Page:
back to top

The U.S. Is Not Directly Involved In The Paris Attacks Investigation

U.S. investigators are on the ground in Paris, but France has not yet asked for their help, members of Congress said Tuesday.

Posted on

WASHINGTON — United States investigators are on the ground in Paris, but France has not yet asked U.S. intelligence services to be directly involved in the ongoing investigation into Friday’s terror attack that killed nearly 130 people.

“To this point, U.S. investigators are in Paris, but not active in the investigation,” Senate Intelligence Committee chair Richard Burr said Tuesday after an hours-long classified briefing on the Paris attack. "The French have not asked for any FBI explosives or technical folks to be involved.”

Burr, flanked by Intelligence Committee ranking member Dianne Feinstein, stressed that the investigation was in the very, very early stages, but said all signs suggest ISIS directed the attack from Syria.

“While the investigation is still ongoing, there’s strong likelihood that this was ISIS directed,” Burr said. “There’s a likelihood that this was ISIL directed,” he continued, using the government's preferred acronym for the group.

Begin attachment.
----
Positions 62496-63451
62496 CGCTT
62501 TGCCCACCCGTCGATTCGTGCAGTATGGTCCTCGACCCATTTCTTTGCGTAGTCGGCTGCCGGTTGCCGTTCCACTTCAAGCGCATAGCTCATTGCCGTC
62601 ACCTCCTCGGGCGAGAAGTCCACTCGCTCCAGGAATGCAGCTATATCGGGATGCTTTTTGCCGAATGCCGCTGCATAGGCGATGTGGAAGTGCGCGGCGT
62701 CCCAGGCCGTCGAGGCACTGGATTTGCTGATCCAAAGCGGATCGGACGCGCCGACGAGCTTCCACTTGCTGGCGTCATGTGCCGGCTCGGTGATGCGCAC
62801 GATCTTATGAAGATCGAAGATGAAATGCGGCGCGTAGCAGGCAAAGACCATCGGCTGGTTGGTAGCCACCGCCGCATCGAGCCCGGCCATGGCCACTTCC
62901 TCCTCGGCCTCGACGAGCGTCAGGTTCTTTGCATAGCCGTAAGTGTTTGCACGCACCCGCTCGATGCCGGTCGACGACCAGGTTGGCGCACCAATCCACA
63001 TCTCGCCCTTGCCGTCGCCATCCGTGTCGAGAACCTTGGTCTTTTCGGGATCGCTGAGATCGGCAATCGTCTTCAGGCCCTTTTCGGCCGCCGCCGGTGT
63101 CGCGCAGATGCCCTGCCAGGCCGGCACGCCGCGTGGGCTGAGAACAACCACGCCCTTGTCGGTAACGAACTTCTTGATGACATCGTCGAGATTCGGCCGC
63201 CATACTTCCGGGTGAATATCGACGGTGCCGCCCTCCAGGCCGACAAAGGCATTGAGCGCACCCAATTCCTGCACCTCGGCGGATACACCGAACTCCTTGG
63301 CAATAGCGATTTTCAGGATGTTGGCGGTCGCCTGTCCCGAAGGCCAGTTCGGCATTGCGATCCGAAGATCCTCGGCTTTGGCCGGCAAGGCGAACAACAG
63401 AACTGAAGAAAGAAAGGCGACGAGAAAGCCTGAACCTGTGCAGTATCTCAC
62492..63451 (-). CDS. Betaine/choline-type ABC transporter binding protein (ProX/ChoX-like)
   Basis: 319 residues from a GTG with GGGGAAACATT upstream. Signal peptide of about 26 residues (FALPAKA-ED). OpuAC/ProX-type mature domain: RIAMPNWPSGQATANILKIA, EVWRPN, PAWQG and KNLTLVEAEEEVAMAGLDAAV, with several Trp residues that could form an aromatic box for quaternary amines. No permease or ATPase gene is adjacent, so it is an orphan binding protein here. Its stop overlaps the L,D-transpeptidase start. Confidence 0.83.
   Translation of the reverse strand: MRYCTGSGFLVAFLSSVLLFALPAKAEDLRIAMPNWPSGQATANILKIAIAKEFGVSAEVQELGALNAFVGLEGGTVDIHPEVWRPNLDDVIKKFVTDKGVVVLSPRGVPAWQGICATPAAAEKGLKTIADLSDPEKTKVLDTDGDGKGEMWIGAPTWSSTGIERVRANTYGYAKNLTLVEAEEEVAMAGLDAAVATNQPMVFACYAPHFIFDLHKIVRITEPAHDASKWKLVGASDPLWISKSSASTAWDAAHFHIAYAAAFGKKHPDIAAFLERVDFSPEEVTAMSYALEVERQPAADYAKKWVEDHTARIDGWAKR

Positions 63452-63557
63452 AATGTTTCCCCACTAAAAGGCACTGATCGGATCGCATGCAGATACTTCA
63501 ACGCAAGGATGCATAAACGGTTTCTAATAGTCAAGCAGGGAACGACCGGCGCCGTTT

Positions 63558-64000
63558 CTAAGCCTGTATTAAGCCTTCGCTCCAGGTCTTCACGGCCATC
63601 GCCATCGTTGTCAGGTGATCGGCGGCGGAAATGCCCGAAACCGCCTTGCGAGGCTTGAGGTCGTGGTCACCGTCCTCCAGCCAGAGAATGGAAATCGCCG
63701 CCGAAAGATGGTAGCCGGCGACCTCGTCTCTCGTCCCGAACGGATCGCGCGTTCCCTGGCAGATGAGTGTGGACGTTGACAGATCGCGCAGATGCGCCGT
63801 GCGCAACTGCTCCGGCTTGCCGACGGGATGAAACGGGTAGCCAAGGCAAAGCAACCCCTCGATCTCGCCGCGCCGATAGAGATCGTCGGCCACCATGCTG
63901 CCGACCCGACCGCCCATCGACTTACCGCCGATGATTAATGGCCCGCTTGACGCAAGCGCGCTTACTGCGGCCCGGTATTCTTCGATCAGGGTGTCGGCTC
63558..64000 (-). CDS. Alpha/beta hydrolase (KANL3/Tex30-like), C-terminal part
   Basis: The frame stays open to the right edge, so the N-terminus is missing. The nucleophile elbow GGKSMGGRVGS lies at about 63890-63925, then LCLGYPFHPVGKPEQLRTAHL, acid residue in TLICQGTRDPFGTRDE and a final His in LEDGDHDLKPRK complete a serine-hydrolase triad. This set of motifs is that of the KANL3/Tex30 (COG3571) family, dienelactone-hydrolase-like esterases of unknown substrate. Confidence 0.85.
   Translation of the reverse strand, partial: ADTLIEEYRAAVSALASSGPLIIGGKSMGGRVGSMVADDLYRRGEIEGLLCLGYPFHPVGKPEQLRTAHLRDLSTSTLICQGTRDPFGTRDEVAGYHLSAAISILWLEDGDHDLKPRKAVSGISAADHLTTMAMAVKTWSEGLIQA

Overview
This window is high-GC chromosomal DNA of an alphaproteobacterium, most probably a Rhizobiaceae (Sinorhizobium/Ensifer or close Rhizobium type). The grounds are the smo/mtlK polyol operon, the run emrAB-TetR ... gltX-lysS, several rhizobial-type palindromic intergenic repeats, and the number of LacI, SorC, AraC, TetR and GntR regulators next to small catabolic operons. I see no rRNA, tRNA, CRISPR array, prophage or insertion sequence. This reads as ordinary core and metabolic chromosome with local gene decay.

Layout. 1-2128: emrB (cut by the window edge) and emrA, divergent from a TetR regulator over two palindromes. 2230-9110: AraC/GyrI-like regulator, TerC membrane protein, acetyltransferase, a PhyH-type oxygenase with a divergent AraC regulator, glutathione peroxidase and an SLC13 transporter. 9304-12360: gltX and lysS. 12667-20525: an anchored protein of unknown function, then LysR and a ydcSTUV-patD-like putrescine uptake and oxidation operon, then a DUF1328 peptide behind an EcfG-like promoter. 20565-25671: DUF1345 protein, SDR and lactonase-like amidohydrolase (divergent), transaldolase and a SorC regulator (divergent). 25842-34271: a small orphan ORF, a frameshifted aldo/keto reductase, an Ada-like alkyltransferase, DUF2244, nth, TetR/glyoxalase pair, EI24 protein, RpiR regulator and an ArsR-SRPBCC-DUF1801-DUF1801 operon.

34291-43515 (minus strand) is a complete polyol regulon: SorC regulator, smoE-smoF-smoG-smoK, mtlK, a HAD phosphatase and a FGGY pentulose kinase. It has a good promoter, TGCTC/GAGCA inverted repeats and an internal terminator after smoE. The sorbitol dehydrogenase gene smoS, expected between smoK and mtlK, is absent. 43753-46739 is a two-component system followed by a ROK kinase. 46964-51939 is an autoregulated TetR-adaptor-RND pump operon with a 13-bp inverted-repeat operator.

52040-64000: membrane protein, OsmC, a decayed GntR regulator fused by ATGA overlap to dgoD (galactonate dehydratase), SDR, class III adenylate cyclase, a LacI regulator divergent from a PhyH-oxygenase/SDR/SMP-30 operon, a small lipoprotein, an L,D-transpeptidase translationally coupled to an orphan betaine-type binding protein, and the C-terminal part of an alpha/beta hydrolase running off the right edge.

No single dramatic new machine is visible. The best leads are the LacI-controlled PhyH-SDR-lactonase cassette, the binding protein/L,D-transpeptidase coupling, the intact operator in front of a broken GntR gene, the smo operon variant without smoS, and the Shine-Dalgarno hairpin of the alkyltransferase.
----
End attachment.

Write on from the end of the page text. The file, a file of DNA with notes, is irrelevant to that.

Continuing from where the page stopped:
Burr added that the ISIS conspirators likely used hidden communications in an effort to evade intelligence collection programs.

“It is likely that end to end encryption was used to communicate between those individuals in Belgium, in France, and in Syria. And it’s a wake up call for America and for our global partners, that globally we need to begin the debate on what we do on encrypted networks,” Burr said.

Both Intelligence Committee leaders suggested that the Paris attacks would lead to a policy debate over how the global intelligence community should handle readily available encrypted communication channels. Apps and programs that encrypt are now widely available commercially, Feinstein said, underscoring the importance of alert and aware communities.

“Some [programs] encrypt in a way that even with a court order, you can’t break into it,” Feinstein said. “So good intelligence from people in communities all over I think is extraordinarily important.”

Ali Watkins is a national security correspondent for BuzzFeed News and is based in Washington, DC.

Contact Ali Watkins at

Got a confidential tip? Submit it here.